Moa-The unique, flightless bird

Moa-The unique, flightless bird

The Moa was at one stage, the largest bird in New Zealand. They looked similar to the Emu, in structure but researchers believe that that the Moa walked with their necks stretched out in front of them as opposed to walking upright.

There were 20 different Moa species. The bush, eastern, heavy-footed, crested, and upland Moa all lived on the South Island, while 9 Moa bird species roamed the North and South Island.

Their size ranged from 3-13ft. tall. Some of the largest species of Moa could weigh up to 550 pounds (250kg). They weighed around 500 pounds. The Moa was fury and their feathers were rough that had shades of a black/brown colour. Except for their feet, the rest of their body had furry feathers.

What made the Moa so Unique?

It is the only bird species that do not have wings. Yes, there other birds that are flightless but they have wings. Whether that be small or large wings, but they had wings. With the Moa, they did not have wings. Not even a wing bone. That meant they were flightless. They make up for their limitation of not being able to fly, with their height which can reach up to 12ft.

Who is the Moa believed to be related to?

Moas have relations to the Tinamous birds of South America. Scientists examined the Moas DNA material and determined that it had similarities to the Tinamous birds of South America.  The Moas have similarities to the Emu in terms of structure and the Kiwi bird is like the Moa regarding shape.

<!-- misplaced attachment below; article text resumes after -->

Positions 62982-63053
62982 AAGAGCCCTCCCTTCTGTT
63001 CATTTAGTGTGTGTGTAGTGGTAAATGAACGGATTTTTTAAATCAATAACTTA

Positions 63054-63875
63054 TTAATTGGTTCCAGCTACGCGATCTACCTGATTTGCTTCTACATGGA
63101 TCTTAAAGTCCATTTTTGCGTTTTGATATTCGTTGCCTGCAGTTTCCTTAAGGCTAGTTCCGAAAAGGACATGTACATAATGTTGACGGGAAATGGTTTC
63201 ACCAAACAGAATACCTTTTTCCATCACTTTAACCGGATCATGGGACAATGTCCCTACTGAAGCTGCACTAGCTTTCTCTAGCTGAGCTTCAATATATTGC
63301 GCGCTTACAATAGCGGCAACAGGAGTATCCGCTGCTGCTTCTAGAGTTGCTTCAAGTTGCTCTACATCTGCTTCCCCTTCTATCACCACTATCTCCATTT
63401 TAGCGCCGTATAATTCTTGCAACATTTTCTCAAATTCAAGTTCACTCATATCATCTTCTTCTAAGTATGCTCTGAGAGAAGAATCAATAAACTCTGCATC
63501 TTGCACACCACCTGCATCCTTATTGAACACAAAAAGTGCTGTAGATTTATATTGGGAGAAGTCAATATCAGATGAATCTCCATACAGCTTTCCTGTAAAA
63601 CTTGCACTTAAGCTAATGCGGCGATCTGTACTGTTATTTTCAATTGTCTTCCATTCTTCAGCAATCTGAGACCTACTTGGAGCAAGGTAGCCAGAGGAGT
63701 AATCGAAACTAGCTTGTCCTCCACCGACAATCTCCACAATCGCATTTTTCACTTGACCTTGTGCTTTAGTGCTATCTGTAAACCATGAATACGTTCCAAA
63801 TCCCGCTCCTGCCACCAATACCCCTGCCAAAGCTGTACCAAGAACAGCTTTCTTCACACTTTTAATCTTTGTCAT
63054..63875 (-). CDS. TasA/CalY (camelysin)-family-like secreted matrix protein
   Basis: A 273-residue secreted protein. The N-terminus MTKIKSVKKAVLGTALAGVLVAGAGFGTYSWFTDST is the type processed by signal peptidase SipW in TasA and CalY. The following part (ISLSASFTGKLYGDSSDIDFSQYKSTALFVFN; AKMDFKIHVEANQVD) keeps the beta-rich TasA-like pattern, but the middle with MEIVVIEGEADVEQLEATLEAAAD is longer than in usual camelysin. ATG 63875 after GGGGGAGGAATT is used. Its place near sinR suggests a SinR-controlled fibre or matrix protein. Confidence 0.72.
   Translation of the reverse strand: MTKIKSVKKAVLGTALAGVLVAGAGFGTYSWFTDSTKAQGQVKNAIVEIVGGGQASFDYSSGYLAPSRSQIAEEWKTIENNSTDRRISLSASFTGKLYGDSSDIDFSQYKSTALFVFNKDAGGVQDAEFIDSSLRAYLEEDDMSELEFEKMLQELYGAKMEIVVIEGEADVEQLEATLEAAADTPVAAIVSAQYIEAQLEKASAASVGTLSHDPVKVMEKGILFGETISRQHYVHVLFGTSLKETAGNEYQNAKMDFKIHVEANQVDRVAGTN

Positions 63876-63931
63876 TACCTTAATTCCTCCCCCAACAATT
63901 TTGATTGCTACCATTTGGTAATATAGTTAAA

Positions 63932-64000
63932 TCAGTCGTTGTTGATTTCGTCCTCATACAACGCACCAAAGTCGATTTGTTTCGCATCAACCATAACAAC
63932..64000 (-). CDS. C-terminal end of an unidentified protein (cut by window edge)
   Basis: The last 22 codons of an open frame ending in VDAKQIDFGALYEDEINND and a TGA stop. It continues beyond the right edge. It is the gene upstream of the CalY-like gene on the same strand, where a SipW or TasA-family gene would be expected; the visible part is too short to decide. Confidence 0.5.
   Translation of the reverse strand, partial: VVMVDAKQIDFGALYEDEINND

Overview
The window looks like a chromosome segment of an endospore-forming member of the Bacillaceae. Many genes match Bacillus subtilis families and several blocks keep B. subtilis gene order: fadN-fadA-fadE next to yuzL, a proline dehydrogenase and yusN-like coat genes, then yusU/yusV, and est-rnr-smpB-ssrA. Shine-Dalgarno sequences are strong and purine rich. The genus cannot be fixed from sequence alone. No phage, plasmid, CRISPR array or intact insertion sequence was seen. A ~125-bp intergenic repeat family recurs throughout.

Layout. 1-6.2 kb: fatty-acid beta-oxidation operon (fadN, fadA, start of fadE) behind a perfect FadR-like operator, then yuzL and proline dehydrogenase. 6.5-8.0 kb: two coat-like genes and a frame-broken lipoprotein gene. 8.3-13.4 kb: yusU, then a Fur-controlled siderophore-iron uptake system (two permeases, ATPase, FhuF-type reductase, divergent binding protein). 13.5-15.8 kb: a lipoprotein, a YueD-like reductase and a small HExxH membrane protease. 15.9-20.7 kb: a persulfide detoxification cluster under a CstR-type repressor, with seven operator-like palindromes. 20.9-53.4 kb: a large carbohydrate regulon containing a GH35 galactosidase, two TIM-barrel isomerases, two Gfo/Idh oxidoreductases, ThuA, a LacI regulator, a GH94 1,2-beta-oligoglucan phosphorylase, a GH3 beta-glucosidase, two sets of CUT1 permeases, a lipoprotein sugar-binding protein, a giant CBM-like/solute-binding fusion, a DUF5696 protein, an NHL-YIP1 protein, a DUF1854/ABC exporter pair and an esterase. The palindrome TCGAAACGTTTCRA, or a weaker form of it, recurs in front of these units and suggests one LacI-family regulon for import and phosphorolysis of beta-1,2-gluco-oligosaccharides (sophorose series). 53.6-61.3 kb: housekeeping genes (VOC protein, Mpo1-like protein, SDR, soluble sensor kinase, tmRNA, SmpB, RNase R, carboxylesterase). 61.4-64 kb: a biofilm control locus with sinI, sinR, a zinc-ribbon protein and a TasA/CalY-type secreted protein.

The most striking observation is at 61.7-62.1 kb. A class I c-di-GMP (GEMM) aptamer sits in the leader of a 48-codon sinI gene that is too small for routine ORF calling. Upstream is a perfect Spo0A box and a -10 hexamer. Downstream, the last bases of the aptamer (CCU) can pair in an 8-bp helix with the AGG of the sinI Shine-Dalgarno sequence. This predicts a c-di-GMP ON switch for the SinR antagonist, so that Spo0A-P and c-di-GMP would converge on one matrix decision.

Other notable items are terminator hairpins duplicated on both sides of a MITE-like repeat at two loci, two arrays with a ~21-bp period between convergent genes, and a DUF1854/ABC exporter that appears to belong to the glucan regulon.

Diet, habitat, and behaviour:

Diet: New Zealand’s abundance of natural vegetation meant the Moas were herbivores. They liked ferns the most. The strange aspect of the Moas is that they would intentionally swallow stones/pebbles to help them digest the plant’s materials. They eat twigs, and leaves, using their sharp beaks to remove the undesirable leaves and branches.

Habitat: Based on research on most of the Moa species liked to live in the forest areas, while other Moa species liked to live in certain types of grasslands.

Predators: The extinct Haast Eagle used to eat the Moa. Other than the Haast Eagle, that went extinct after the Moa’s extinction, the only real predators the Moa had were humans.

Mating: The Moa’s breeding habits are a bit of a mystery as there have been only 30 intact eggs or fragments of the Moas eggs that researchers examined. There are a few facts that scientists have confirmed.

The Moas used to build their nests on ground level which made it easy for humans and egg thieves. The Moas never nested in the Trees. Another fact about the Moa is that they took a long time to reach mature, i.e., about 9 full years. They never reached full size until they were 3 years. 

When did the Moa become extinct?

Researchers believe that the Moa went extinct at around the year by 1400 B.C. Moas, which is less than 200 years after the first humans arrived in New Zealand.

What were the causes for its extinction?

The chief reason for the Moas becoming extinct was humans. Humans killed the Moa for food and ate their eggs which caused one of the fastest extinction on record. They also destroyed the Moas habitats for resources like clothing and shelter.

The items Maori used, like clothing, jewellery and tools such as harpoon heads and fish hooks included dead Moas as a prime component. The mass killings of Moas, eating their eggs, and destruction of their habitat with their slow-growing/sexual maturity process of the Moas, all caused the Moas quick extinction. All of those factors coinciding with each other is a recipe for disaster.

Sources:

https://animals.net/moa/

http://extinct-animals-facts.com/Extinct-Animals-List/Extinct-Moa-Bird-Facts.shtml

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